Physicists design 2-D materials that conduct electricity at almost the speed of light

Quantum computing

UCI physicist Jing Xia (right, with graduate student Alex Stern) calls the fiber-optic Sagnac interferometer he built the most sensitive magnetic microscope in the world. He compares it to a telescope that an ornithologist in Irvine could use to inspect the eye of a bird in New York. Credit: Steve Zylius / UCI

Physicists at the University of California, Irvine and elsewhere have fabricated new two-dimensional quantum materials with breakthrough electrical and magnetic attributes that could make them building blocks of future quantum computers and other advanced electronics.

In three separate studies appearing this month in Nature, Science Advances and Nature Materials, UCI researchers and colleagues from UC Berkeley, Lawrence Berkeley National Laboratory, Princeton University, Fudan University and the University of Maryland explored the physics behind the 2-D states of novel materials and determined they could push computers to new heights of speed and power.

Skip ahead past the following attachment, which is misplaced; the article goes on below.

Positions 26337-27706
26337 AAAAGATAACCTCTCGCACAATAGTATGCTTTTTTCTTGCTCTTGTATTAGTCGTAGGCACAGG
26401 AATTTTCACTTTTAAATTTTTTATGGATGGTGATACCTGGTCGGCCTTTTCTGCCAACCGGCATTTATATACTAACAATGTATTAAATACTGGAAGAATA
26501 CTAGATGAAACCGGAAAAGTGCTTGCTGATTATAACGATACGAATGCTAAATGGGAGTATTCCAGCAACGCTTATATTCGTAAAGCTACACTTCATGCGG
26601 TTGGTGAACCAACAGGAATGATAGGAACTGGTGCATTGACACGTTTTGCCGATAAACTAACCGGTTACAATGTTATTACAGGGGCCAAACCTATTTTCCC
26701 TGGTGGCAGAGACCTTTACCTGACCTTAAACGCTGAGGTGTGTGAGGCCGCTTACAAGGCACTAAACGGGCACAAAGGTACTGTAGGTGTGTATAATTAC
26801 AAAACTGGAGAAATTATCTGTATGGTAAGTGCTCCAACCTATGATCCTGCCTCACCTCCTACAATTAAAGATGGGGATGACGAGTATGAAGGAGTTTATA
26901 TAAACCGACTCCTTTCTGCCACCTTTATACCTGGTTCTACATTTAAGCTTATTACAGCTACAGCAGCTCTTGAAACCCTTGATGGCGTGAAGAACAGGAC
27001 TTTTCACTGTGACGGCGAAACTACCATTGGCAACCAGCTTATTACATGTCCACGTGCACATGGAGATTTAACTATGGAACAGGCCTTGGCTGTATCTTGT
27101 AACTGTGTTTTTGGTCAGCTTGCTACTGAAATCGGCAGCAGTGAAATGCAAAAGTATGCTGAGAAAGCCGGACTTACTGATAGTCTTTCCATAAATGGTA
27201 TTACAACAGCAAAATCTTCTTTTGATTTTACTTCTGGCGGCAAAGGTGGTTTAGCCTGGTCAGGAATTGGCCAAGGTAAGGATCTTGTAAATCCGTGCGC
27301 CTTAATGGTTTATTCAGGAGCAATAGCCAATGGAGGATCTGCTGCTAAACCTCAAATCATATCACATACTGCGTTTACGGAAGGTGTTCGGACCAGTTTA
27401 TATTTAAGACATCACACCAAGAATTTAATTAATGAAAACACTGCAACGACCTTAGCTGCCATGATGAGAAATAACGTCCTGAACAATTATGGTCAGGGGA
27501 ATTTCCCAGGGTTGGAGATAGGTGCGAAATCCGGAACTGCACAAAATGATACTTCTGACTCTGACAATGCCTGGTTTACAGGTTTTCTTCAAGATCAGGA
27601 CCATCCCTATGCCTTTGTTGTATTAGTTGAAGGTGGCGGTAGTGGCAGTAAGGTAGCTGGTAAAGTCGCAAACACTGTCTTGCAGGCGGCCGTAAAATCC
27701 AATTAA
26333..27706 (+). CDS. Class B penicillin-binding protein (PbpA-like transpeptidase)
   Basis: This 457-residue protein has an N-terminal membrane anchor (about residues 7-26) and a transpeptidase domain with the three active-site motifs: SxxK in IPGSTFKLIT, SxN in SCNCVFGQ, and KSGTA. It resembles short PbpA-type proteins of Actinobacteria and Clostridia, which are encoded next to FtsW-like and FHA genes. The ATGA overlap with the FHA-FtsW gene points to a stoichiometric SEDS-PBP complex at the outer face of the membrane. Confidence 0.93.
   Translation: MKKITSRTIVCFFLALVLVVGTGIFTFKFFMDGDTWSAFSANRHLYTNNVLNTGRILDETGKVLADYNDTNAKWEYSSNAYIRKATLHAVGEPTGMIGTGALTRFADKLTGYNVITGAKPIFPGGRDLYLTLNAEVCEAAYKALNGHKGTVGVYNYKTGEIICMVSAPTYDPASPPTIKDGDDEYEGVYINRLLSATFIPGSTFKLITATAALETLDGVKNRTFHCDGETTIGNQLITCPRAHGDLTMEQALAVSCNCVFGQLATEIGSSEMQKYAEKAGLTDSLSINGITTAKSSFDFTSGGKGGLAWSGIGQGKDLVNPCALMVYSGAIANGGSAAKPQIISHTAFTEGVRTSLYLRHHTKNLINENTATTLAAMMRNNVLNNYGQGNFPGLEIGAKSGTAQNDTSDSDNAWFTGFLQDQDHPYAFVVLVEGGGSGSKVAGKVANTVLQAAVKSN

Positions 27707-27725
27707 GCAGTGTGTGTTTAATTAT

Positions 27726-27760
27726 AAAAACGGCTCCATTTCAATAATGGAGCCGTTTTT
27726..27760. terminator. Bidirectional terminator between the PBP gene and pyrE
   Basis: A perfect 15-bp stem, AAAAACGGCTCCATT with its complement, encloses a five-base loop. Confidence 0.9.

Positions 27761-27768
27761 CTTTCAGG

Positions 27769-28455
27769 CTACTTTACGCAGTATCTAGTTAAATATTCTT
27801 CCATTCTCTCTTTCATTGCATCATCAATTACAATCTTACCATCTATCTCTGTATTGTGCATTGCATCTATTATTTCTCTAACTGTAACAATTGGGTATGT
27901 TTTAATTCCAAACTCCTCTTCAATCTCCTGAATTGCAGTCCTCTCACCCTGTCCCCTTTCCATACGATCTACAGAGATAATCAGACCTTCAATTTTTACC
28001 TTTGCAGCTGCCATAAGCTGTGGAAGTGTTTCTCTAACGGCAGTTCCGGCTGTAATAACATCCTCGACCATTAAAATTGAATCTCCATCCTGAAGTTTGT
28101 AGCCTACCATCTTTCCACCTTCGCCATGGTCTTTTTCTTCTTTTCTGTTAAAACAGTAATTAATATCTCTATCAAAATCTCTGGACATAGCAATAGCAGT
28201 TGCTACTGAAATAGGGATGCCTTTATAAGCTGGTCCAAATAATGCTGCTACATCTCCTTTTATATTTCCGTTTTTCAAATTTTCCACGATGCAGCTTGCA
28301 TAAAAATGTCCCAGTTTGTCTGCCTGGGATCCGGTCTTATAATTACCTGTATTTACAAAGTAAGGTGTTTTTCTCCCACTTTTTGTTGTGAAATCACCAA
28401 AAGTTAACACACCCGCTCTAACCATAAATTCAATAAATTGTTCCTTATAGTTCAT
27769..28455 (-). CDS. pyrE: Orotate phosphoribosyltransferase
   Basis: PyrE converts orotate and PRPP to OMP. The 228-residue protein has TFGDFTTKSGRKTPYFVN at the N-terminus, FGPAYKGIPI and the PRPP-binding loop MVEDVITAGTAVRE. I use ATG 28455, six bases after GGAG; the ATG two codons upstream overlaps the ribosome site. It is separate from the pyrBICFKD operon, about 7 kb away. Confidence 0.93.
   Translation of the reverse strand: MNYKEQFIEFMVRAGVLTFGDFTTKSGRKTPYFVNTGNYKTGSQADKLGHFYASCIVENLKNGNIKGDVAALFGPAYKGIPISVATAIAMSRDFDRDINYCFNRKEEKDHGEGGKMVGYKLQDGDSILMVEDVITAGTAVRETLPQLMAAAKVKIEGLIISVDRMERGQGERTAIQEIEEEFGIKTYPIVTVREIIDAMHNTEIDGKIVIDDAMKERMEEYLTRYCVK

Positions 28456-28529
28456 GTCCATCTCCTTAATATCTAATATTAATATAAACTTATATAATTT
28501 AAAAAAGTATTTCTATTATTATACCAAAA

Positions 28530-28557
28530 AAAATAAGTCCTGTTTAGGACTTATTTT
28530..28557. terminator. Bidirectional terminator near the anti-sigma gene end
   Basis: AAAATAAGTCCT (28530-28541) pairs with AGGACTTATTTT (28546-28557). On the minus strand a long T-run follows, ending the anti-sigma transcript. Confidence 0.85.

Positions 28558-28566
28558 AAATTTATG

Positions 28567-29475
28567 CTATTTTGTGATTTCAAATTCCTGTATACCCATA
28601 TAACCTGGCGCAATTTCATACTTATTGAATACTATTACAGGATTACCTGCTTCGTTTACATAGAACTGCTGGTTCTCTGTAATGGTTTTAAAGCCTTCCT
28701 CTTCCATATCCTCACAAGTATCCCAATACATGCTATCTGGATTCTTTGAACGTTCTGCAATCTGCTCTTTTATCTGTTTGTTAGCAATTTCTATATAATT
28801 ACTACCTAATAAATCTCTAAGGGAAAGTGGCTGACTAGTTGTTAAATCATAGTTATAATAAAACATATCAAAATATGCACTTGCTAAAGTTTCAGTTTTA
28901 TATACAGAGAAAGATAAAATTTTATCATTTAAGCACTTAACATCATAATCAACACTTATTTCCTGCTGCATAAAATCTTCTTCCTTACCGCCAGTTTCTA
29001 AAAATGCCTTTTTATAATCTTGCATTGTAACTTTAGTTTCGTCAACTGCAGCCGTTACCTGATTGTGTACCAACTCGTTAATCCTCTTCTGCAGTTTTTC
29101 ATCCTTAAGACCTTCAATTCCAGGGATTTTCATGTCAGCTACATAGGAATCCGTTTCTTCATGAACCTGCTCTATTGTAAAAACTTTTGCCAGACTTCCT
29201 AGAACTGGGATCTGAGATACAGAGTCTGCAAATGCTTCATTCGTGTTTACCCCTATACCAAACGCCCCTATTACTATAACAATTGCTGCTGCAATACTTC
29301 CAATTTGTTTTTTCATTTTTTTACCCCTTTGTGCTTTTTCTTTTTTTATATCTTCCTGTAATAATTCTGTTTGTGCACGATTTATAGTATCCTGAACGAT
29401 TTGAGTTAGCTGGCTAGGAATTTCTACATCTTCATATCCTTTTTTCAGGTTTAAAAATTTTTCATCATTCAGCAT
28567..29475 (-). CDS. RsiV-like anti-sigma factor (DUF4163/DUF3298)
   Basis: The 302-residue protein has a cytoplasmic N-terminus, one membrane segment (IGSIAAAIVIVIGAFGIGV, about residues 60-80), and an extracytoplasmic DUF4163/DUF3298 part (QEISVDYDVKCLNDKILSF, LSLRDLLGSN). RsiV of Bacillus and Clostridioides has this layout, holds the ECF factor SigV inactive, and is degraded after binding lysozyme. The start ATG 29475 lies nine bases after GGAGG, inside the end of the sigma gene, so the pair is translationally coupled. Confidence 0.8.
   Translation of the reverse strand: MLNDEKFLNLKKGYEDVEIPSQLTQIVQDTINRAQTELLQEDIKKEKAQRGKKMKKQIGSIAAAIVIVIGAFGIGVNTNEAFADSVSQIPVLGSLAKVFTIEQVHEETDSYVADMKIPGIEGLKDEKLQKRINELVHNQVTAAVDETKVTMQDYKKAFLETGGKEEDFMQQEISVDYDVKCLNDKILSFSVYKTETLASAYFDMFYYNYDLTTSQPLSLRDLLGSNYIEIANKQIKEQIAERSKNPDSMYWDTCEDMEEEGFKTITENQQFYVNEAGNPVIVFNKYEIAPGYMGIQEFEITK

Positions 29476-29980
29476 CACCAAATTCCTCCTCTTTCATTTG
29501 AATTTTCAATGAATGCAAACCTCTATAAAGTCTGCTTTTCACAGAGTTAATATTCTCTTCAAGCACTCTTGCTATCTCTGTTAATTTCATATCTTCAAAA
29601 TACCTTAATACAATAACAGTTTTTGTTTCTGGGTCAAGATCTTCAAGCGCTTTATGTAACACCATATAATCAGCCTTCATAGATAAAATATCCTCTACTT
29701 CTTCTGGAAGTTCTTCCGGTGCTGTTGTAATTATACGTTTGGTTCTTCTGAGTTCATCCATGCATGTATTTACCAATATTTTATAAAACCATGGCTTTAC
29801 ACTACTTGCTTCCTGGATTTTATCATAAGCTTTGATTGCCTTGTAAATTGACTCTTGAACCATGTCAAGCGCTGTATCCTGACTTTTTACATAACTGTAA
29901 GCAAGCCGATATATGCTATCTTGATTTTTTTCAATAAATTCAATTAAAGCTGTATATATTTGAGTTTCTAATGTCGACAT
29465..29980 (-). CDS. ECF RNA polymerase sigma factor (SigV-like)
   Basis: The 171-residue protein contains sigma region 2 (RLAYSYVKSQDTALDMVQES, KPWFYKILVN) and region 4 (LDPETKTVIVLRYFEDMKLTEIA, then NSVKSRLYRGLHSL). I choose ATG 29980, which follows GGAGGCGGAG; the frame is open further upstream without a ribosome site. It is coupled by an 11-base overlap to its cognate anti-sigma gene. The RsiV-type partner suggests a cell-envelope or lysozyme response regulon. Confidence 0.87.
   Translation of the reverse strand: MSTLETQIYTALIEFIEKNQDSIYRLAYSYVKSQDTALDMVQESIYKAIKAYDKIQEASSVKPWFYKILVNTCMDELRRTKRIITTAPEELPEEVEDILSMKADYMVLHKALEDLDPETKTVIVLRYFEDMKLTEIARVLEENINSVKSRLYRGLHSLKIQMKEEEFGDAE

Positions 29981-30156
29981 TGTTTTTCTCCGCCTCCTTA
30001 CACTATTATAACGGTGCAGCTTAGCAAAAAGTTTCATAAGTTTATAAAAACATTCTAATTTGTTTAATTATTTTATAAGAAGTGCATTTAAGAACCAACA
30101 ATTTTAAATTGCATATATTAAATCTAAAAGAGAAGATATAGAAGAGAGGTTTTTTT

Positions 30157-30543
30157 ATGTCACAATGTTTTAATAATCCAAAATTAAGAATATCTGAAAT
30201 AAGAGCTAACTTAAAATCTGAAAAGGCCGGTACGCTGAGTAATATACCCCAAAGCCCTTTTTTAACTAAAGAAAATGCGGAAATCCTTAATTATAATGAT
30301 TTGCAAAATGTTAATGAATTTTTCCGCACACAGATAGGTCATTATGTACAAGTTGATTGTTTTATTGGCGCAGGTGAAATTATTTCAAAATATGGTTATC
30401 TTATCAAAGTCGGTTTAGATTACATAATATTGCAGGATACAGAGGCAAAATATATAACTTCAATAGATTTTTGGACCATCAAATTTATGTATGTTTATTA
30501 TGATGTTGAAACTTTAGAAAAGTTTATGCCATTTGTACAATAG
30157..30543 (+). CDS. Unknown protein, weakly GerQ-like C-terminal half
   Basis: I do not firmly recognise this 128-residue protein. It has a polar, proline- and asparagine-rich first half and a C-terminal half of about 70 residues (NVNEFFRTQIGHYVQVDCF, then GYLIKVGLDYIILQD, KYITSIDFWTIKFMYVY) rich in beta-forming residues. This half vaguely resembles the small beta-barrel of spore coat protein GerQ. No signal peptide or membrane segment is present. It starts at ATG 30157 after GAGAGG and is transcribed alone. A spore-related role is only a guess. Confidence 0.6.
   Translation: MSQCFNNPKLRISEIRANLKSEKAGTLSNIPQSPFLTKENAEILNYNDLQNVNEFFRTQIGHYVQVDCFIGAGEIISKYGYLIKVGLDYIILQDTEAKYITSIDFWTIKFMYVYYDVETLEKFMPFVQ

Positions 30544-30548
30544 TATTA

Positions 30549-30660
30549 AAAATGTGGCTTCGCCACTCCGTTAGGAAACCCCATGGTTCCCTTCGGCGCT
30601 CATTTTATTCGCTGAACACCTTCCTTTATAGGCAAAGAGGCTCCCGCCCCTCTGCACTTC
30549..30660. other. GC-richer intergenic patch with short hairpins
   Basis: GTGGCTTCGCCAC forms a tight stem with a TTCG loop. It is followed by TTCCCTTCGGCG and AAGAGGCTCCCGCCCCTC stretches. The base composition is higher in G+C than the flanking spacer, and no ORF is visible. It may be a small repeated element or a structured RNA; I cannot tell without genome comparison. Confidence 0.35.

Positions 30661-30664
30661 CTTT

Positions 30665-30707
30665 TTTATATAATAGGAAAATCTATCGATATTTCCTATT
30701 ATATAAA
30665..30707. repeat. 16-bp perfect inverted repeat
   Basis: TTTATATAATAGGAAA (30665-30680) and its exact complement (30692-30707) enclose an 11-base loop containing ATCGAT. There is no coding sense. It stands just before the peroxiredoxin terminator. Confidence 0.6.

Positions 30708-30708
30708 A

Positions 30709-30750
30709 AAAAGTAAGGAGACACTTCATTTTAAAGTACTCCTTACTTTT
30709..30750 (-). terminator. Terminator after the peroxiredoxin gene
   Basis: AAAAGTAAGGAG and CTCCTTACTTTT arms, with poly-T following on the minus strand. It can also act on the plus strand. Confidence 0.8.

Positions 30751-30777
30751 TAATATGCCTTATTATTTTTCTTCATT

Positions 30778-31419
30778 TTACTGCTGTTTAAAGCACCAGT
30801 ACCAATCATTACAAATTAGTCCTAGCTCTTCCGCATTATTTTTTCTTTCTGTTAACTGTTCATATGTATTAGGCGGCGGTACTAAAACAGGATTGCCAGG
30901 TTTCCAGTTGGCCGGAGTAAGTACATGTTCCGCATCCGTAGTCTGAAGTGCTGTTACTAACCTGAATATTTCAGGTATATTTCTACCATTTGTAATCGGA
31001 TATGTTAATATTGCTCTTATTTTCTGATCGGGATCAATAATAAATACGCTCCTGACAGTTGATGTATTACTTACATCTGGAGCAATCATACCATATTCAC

The common threads running through the papers are that the research is conducted at extremely cold temperatures and that the signal carriers in all three studies are not electrons – as with traditional silicon-based technologies – but Dirac or Majorana fermions, particles without mass that move at nearly the speed of light.

“Finally, we can take exotic, high-end theories in physics and make something useful,” said UCI associate professor of physics & astronomy Jing Xia, a corresponding author on two of the studies. “We’re exploring the possibility of making topological quantum computers [currently theoretical] for the next 100 years.”

One of the key challenges of such research is handling and analyzing miniscule material samples, just two atoms thick, several microns long and a few microns across. Xia’s lab at UCI is equipped with a fiber-optic Sagnac interferometer microscope that he built. (The only other one in existence is at Stanford University, assembled by Xia when he was a graduate student there.) Calling it the most sensitive magnetic microscope in the world, Xia compares it to a telescope that an ornithologist in Irvine could use to inspect the eye of a bird in New York.

“This machine is the ideal measurement tool for these discoveries,” said UCI graduate student Alex Stern, lead author on two of the papers. “It’s the most accurate way to optically measure magnetism in a material.”



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